In late 2010, Bungie released their final game in the Halo series, the enormously successful franchise they created with the first game, Halo: Combat Evolved, back in 2001 on Microsoft’s Xbox. That final game was Halo Reach, and marked Bungie’s passing of the Halo torch to new Microsoft subsidiary 343 Industries, who are currently hard at work on Halo 4, the continuation of Master Chief’s storyline.

A new studio taking over a successful, established franchise (and one that still has its own distinct feel in amongst a glut of same-y grey, military shooters) had many fans worried: how would 343i maintain the look and feel of the now-classic Halo experience? And what of the music?

Everyone knows at least one piece of Halo music, and it’s probably the main theme that played on the title screen of Halo:CE – those Gregorian monk chants that have come to be something of a hallmark for the series. Marty O’Donnell’s scores have come to be known for a mix of bombastic orchestration and quieter, more vulnerable moments – often in the same piece.

Meanwhile, his more subtle, bluesy, noir-influenced work on side story Halo 3: ODST shows not only his versatility, but his willingness (and, more importantly, ability) to step away from what fans expect from a Halo soundtrack while still retaining that sense of fragility and mystery.

So the question becomes, how to replace, and ideally even surpass Marty O’Donnell and his iconic scores? The answer, it seems, is not to try to top Marty’s work, but side-step it.

This piece of music, ‘Requiem’, was pieced together from a few videos by intrepid YouTube users and listening to it, it’s immediately clear that Halo 4‘s audio team, led by ex-Kojima Productions man Sotaro Tojima and one-time Massive Attack collaborator Neil Davidge, are taking a different road entirely with their work on the new game.

It’s sweeping and orchestral, but in a different way to Marty’s scores. It’s a piece that is incredibly evocative of a sense of mystery, of a place that no human eyes have ever seen. If O’Donnell’s music felt like it described a mix of sci-fi and action, Davidge’s take seems to evoke exploration and discovery. It almost sounds like it could have been used in an early scene from Ridley Scott’s Prometheus.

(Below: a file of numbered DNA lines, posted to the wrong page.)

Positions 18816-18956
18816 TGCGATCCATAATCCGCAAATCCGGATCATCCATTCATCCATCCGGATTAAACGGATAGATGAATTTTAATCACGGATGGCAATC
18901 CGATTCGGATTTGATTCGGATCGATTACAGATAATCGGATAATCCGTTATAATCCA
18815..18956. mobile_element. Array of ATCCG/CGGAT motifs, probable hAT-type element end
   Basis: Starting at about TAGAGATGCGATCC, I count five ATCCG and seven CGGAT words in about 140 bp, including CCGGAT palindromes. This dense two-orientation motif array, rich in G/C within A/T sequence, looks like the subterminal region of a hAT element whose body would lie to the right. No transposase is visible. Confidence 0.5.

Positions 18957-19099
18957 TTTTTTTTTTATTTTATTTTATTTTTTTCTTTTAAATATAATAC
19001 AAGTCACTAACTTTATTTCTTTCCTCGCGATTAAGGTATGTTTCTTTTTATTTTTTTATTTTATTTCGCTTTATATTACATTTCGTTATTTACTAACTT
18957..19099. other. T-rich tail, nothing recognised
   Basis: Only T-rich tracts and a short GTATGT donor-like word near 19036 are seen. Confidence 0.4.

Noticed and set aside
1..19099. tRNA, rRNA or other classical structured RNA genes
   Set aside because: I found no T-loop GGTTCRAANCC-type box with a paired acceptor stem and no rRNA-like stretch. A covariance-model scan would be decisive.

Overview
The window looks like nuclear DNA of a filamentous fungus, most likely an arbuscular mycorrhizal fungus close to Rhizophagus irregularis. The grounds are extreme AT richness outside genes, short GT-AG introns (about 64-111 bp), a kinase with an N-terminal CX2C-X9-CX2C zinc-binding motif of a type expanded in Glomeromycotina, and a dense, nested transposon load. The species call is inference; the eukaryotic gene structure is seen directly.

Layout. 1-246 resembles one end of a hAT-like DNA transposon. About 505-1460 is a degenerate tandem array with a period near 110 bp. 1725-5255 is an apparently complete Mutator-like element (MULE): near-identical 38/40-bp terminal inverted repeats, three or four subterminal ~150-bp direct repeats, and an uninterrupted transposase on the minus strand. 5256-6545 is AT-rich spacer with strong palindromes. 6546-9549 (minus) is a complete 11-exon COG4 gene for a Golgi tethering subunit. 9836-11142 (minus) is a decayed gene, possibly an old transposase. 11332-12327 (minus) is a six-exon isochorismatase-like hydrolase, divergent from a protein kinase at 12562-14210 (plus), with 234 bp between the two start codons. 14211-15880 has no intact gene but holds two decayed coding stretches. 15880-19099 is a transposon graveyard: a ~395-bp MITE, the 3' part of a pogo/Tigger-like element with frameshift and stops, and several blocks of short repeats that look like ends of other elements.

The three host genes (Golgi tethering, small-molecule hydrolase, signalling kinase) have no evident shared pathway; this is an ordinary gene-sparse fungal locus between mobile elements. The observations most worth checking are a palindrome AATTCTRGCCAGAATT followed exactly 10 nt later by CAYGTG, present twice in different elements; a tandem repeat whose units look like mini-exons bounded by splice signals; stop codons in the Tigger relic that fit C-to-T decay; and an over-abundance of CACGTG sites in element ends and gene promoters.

Of course, with Davidge onboard we can surely expect some driving electronic beats and soundscapes, and while that may seem to be one departure too far for Halo, the samples that have been heard so far seem to both work in the context of the short gameplay segments we have seen, and mix into the overarching orchestral themes beautifully.

If this all sounds like Halo 4‘s audio team are throwing the baby out with the bath water, fear not; members of the team have expressed their love for Marty O’Donnell’s work, as well as a desire to honour it. Neil Davidge himself says, “It’s not a revolution, it’s an evolution of the past Halo scores.” This can certainly be heard in the opening stages of the WayPoint ViDoc ‘Making Halo 4 – Composing Worlds’, embedded below. The choral chanting is vaguely reminiscent of those famous Gregorian chants from Halo: Combat Evolved, yet different enough to be able to stand on its own merits.

With an epic, evocative departure that steps out from O’Donnell’s considerable shadow while simultaneously paying tasteful homage to it, Halo 4‘s musical score seems to be in safe hands under the team at 343i. I, for one, can’t wait to hear more, and in context, too.

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